# Why is the Plane progressive wave equation $y= a\sin (kx-wt)$ for positive direction of x-axis?

Let's take the argument of the function i.e, $kx-\omega t$. The argument of the function should remain constant,(equivalently the phase must remain constant)for a particular section of the wave. \begin{equation} kx-\omega t=\lambda \end{equation} where $\lambda$ is a constant. Differentiating both sides we get, \begin{equation} k\frac{dx}{dt}=\omega \end{equation} which is positive, thus this represents a wave travelling in positive direction. Similarly for the wave travelling in negative direction.

This can be illustrated by plotting also, the blue wave represents wave at $t=0$ and the orange wave represents wave at a later time, As you can see, the wave has moved in left direction for the first figure for the equation $y=a\sin(kx+\omega t)$ and in the right for the second i.e for $y=a\sin(kx-\omega t)$ case.Consider the blue wave below at some $x$, now if you want to make the wave move, then you need the same $y$ at some other $x$ and $t$, thus for the first case,it happens when $x$ becomes less positive, or moves to the left, implying that the wave has traveled in negative direction.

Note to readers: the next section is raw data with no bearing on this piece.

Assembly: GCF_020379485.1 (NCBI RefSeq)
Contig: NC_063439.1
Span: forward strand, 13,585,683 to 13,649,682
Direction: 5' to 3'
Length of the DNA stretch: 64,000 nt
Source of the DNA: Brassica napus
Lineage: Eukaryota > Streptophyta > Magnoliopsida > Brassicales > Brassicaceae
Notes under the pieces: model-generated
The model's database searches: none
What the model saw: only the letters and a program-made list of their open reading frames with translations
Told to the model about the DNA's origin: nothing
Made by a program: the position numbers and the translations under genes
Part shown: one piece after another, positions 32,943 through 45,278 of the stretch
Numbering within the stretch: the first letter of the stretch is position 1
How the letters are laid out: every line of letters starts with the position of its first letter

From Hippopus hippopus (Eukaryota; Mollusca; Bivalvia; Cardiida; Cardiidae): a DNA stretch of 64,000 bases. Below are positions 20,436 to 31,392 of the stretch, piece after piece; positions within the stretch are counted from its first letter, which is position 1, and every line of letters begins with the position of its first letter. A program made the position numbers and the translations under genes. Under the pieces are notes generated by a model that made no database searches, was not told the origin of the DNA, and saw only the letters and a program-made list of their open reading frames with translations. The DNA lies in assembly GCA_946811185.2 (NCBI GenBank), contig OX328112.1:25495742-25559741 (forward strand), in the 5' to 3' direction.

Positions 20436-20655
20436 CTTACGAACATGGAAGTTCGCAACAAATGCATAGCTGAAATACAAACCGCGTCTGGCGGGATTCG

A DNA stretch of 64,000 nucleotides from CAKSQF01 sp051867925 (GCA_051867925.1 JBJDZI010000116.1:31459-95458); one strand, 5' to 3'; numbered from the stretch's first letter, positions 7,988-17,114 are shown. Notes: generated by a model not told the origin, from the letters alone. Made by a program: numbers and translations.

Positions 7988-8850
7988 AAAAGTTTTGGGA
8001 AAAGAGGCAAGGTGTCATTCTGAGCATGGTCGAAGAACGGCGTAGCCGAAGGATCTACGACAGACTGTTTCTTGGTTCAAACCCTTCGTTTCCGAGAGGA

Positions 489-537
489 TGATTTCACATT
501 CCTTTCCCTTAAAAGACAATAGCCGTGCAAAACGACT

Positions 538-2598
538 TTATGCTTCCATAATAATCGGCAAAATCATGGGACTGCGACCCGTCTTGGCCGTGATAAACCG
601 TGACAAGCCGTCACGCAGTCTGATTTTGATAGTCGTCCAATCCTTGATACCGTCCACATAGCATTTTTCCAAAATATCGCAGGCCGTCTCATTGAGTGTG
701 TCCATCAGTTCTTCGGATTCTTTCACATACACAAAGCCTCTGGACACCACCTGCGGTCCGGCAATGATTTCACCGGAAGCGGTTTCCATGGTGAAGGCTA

Suppose an x-axis which points to the right.

A wave produced by a source travels to the right.

The displacement due to the wave at position $x$ at a time $t$ is $y = f(kx \pm \omega t)$ where $f(kx \pm \omega t)$ is a function which satisfies the wave equation.

It might help your visualisation if you think of that displacement corresponding to a peak.

Since the wave and hence the "information" is travelling to the right at some later time $t + \Delta t$ a particle at $x + \Delta x$ will have the same displacement $y$.

In other words the peak has travelled a distance $\Delta x$ in a time $\Delta t$ with both $\Delta x$ and $\Delta t$ both positive.

So $y = f(kx \pm \omega t) = f(k(x + \Delta x) \pm \omega (t + \Delta t))$

which implies $kx \pm \omega t = k(x + \Delta x) \pm \omega (t + \Delta t) \Rightarrow 0 = k\Delta x \pm \omega \Delta t$

Since in the case of a right travelling wave $k, \Delta x, \omega $ and $\Delta t$ are all positive the only way to satisfy this equation is to have $0 = k\Delta x - \omega \Delta t$ which implies that the original function was $y = f(kx - \omega t) $.

Out of this analysis you also get that $\frac {\Delta x }{\Delta t} = \frac \omega k $ which is the speed of the wave.

When the information is travelling to the left then either $-\Delta t$ and $+\Delta x$ or $+\Delta t$ and $-\Delta x$.

To satisfy $0 = k(-\Delta x) \pm \omega \Delta t$ or $0 = k\Delta x \pm \omega (-\Delta t)$ it must be that $y = f(kx + \omega t) $.

So if you want to watch the progress of a right travelling wave, ie follow a peak as time $t$ and position of peak $x$ increases you need to keep $kx - \omega t$ constant.